A former personal assistant is suing actress and entrepreneur Tracee Ellis Ross and her company, Joy Mill Entertainment.
Court documents reveal that Ross’ former assistant Samantha Wilkins alleges the actress “failed to pay” $300,000 in wages and penalties.
Ross is best known for her leading roles in television shows such as “black-ish” and “Girlfriends.” As an entrepreneur, Ross has launched several brands, including Pattern Beauty, a hair-care line established in 2018. According to Celebrity Networth, Ross is worth $16 million. She is the daughter of recording artist and actress Diana Ross. This reportedly has come from her various acting and producing roles as well as from her hair-care products company.
In 2021, Wilkins filed a lawsuit against Ross and Joy Mill Entertainment.
Inside the suit
As RadarOnline.com first reported, Wilkins sued Ross and Joy Mill Entertainment last year. According to court documents, Wilkins claims she worked for Ross from November 2019 to July 2021. When she began working, her hourly rate was $25 per hour and included meal breaks.
Within one month of working for Ross, Wilkins’ employee status was changed to “exempt employee,” and she was paid $70,000 per year but no longer eligible to overtime pay for more than 40 hours of work.
Wilkins received a raise the following year, bringing her salary to $100,000 per year.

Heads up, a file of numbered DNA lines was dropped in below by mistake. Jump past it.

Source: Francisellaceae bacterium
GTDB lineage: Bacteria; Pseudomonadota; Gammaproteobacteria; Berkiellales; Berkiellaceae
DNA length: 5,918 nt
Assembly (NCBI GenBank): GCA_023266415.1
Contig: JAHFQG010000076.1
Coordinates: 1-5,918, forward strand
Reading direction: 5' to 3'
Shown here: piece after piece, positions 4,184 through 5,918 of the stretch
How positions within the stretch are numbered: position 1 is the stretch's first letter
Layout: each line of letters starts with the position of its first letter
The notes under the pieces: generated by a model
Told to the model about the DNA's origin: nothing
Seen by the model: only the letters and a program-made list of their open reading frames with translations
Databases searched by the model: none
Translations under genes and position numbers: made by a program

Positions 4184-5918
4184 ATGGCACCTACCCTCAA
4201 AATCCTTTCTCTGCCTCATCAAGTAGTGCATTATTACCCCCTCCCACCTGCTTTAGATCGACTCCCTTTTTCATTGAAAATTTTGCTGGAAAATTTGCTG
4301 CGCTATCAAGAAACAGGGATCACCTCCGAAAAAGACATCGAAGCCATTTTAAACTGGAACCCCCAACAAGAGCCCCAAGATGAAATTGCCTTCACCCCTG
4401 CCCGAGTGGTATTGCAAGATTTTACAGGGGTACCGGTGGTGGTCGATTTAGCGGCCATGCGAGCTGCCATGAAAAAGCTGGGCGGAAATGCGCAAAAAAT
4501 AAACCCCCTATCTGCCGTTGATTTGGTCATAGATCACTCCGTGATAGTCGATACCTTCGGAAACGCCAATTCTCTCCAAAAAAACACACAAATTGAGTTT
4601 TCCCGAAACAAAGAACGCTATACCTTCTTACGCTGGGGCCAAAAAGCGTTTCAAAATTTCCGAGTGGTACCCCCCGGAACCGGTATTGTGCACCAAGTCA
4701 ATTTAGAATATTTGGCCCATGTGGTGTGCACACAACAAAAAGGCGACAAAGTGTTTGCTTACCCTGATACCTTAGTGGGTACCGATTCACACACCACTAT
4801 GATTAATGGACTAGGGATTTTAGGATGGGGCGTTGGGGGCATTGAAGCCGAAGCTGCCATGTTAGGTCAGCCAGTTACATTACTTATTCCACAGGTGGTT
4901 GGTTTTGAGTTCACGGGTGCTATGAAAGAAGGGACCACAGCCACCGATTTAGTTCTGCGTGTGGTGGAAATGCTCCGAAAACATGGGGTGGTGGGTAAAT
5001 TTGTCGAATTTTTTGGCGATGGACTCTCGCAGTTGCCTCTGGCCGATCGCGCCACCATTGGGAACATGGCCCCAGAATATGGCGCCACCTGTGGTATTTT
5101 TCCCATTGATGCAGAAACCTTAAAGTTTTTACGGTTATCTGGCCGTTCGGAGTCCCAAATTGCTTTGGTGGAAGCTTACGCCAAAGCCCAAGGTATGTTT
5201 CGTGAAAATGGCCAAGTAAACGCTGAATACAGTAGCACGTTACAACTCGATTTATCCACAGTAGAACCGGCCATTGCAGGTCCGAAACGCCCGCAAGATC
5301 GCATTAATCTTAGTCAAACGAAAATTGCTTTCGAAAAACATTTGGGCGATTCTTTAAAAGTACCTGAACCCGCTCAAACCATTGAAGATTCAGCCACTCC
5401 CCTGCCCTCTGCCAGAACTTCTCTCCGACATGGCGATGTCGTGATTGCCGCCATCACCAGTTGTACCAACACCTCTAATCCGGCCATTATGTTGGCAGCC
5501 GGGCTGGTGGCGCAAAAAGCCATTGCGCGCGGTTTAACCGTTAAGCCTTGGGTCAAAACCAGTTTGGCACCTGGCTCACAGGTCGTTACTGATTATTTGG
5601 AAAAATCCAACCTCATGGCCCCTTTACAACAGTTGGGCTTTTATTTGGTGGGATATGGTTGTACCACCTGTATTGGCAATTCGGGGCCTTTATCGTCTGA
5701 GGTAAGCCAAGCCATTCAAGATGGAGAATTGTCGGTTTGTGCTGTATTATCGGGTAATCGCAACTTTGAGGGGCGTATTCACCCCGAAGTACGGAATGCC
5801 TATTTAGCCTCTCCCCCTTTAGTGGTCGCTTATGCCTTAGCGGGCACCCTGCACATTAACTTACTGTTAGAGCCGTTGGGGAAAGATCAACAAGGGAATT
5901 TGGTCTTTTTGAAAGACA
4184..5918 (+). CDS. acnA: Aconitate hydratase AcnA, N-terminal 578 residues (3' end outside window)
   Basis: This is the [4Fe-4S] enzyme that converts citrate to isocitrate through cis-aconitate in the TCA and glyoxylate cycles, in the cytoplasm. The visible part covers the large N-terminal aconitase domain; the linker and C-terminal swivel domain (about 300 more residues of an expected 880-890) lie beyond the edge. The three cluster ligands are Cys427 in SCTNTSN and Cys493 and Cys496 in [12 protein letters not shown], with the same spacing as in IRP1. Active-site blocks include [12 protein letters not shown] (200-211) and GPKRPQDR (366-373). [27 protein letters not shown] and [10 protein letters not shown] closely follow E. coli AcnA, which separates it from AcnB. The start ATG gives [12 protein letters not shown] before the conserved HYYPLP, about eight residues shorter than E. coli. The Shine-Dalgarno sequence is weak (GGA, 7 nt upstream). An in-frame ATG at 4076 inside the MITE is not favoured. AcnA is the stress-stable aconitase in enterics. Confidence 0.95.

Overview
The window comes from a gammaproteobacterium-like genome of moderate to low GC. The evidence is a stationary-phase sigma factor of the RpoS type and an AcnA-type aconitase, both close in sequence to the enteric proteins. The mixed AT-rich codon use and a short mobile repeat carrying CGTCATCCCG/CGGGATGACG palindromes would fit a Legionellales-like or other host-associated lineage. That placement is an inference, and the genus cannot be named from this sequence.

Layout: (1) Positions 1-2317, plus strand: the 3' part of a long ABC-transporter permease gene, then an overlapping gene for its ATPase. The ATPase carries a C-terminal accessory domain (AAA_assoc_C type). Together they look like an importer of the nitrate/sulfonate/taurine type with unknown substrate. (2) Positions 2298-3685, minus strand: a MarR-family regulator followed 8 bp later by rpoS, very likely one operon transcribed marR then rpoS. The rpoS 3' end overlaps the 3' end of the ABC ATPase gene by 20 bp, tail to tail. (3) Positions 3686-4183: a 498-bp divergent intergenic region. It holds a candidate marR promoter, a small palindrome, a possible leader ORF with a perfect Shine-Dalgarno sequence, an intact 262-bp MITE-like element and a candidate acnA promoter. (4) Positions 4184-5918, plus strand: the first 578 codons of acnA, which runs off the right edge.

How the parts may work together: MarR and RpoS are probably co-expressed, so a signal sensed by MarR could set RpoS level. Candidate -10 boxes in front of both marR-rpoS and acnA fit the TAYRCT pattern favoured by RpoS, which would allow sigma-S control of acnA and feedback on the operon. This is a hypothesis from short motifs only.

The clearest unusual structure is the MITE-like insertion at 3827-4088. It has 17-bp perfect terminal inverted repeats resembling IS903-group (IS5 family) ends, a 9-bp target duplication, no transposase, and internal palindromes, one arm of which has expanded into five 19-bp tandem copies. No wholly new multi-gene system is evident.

Wilkins argues that Ross’ decision to pay her as a salaried employee instead of hourly was not the correct way to provide payment.
“[Ross and Joy Mill] misclassified her as an exempt employee,” Wilkins’ lawyer told Balleralert. Although Ross corrected the discrepancy, and began paying her as a no-exempt employee in November 2020, Wilkins is arguing that she was not paid accurately from December 2019 through November 2020, since her employment was misclassified.
Wilkins is accusing Ross and Joy Mill Entertainment of providing a salary “without regard to the number of hours she worked, the number of hours she was on call, the overtime and double time hours that she worked, or the meal and rest periods that she missed,” as reported on Radaronline.
Wilkins claims it was not uncommon for her to work more than 12 hours per day, seven days per week, and that she often was denied meal and rest breaks. This was more than the required 40 hours per week, yet she was not paid overtime.
Ross has denied all allegations, arguing that Wilkins has been paid for her work. She has asked for the case to be moved to private arbitration to avoid public scrutiny. Ross also requests that the lawsuit be dismissed and that Wilkins pay her attorney fees.